On Wednesday, more than 33,000 serving and retired police officers rallied in support of the 7 police officers convicted of 2 years imprisonment for assaulting Occupy protester Ken Tsang in 2014. During the rally, a speaker was filmed comparing insults officers had received with the Nazi persecution of Jews during WWII. “It’s like we’re now in WWII. We are Jews facing the persecution of the Nazis, aren’t we?” “Yes!” the crowd cheered on.
Immediate responses from the Israeli and German consulates
In response to the comparison, a statement by the Israeli Consulate said:
“Without relating to the trial of the seven police officers, the alleged statement at the rally that made a reference to the persecution of Jews in Nazi Germany is inappropriate and regretful. We wish no further comparison will be made to the Jewish Holocaust.”
The German Consulate General also chimed in:
“The reported reference to the Holocaust shows a regrettably insufficient knowledge of historical facts… The Jewish population in Germany was persecuted by the State and all its organs during the Nazi dictatorship and millions lost their lives. Therefore the comparison between the Jewish victims of the Holocaust and police officers convicted for an abuse of power is utterly inappropriate.”
Stories of Holocaust survivors who lost their entire families
During university, I’ve had the privilege of listening to actual Holocaust survivors giving testimonies of their sufferings during the Holocaust which saw the deaths of 6 million Jews. One of whom was Dr. Robert Krell. Dr. Krell was born in Holland and survived the Holocaust in hiding with a local family who risked their lives trying to save him. His entire family died in the Holocaust. There was simply no word that could describe his sense of loss.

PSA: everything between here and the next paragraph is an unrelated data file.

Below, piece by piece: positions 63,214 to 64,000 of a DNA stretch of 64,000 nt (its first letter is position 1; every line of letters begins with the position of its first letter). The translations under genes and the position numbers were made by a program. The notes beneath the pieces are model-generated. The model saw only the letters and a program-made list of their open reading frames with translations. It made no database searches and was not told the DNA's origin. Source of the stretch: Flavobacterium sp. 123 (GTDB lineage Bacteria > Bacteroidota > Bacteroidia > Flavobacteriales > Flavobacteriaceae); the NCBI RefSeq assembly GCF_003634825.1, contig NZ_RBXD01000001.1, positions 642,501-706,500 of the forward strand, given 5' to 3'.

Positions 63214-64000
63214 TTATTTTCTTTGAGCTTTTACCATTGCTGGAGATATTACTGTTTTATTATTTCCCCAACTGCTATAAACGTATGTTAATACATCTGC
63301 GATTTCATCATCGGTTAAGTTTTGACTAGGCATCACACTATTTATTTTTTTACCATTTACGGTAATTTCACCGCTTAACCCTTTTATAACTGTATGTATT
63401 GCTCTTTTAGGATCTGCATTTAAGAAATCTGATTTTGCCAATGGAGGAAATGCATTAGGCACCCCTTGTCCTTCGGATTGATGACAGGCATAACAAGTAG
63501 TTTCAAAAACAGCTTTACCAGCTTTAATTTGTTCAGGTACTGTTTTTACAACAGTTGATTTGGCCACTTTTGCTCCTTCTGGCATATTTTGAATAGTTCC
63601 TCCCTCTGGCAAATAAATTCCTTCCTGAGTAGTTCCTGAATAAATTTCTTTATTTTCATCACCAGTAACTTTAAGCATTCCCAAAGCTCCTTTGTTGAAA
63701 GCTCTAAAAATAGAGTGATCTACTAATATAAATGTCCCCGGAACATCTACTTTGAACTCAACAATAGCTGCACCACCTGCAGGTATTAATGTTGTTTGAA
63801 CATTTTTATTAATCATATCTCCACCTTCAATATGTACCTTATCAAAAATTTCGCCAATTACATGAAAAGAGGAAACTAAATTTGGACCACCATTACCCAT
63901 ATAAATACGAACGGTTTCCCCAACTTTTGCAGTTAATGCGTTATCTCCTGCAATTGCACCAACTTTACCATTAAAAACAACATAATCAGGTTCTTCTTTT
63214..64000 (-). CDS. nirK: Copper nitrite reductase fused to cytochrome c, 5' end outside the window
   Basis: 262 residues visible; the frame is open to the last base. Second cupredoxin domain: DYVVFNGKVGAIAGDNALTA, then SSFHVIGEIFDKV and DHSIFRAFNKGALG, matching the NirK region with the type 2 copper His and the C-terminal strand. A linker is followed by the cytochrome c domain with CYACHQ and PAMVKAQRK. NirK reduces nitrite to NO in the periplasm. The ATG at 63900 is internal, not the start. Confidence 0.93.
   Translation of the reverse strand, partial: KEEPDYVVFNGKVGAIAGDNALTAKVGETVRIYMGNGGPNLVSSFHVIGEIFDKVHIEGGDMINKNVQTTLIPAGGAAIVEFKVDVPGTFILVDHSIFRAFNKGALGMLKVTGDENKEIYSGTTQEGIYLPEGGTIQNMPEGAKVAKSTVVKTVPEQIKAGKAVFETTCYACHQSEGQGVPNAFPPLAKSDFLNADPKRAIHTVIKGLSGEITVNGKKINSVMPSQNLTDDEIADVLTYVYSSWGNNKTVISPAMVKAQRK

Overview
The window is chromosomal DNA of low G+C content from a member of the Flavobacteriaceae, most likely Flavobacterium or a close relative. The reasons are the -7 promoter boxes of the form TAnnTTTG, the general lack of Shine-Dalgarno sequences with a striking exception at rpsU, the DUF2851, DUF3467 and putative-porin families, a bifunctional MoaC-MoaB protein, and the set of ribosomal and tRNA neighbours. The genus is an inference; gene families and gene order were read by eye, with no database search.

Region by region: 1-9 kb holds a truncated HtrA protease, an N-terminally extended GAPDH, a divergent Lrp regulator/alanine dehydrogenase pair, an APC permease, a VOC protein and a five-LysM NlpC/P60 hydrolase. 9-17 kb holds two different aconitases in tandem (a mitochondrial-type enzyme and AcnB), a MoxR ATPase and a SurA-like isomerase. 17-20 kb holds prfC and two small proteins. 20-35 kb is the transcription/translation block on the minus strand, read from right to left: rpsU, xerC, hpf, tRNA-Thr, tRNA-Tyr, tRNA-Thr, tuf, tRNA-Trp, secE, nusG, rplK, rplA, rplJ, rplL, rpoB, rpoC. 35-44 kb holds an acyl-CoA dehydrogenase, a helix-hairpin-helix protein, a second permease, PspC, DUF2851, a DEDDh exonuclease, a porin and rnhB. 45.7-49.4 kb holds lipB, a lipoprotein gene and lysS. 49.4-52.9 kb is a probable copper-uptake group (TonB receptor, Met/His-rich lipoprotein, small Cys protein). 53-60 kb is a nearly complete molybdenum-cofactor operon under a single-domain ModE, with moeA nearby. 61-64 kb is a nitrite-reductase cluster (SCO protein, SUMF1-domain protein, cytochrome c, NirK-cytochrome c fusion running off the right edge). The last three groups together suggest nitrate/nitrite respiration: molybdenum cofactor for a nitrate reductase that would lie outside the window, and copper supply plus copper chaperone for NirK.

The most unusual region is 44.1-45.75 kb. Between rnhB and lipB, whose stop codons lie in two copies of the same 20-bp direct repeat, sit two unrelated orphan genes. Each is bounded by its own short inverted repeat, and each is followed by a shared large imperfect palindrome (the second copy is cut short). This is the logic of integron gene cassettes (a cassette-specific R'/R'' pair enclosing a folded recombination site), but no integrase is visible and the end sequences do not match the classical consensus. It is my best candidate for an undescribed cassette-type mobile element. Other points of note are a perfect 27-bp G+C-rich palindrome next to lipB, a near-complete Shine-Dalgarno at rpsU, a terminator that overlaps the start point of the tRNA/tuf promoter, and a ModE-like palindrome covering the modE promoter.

The Holocaust was the systemic killing of Jews by the Nazis
The Nazis first attempted to quarantine the Jews by enacting the Nuremberg Laws in 1933. Their plan descended from discrimination to systematic murder. By the end of WWII, the Nazis dedicated its entire regime to the extermination of Jews, who were deported to gas chambers like Auschwitz. Even when the Nazis were losing the war, they felt duty bound to kill as many Jews to cleanse the world of vermin. To the Nazis, Jews were sub-human.
Jews were degraded to the point that Nazis felt obligated to kill
In Primo Levi’s The Drowned and the Saved, Levy – himself a Holocaust survivor – wrote on the sheer absurdity of the violence Jews were made to endure:
“… before dying the victim must be degraded, so that the murderer will be less burdened by guilt. This is an explanation not devoid of logic but it shouts to heaven: it is the sole usefulness of useless violence.” (p.126)
What Levy means is that the victims were degraded to the point that the oppressor feels that they deserved to be tortured. It is, then, the oppressor’s responsibility to torment the victims. This was the sheer moral chaos in the murder of 6 million Jews. This was the kind of human indignity the police officer at Wednesday’s rally was referring to.
Learning from the Holocaust, what responsibilities do we have? To have our eyes opened to the many social problems and human traumas inflicted by arbitrary violence. We all have a moral duty to do everything within our power to ensure that there will not be another Holocaust and to stand up to injustices inflicted upon us and others. The police as enforcers of justice has a duty to ensure that such arbitrary violence shall never in our lives be inflicted on humanity. Never again.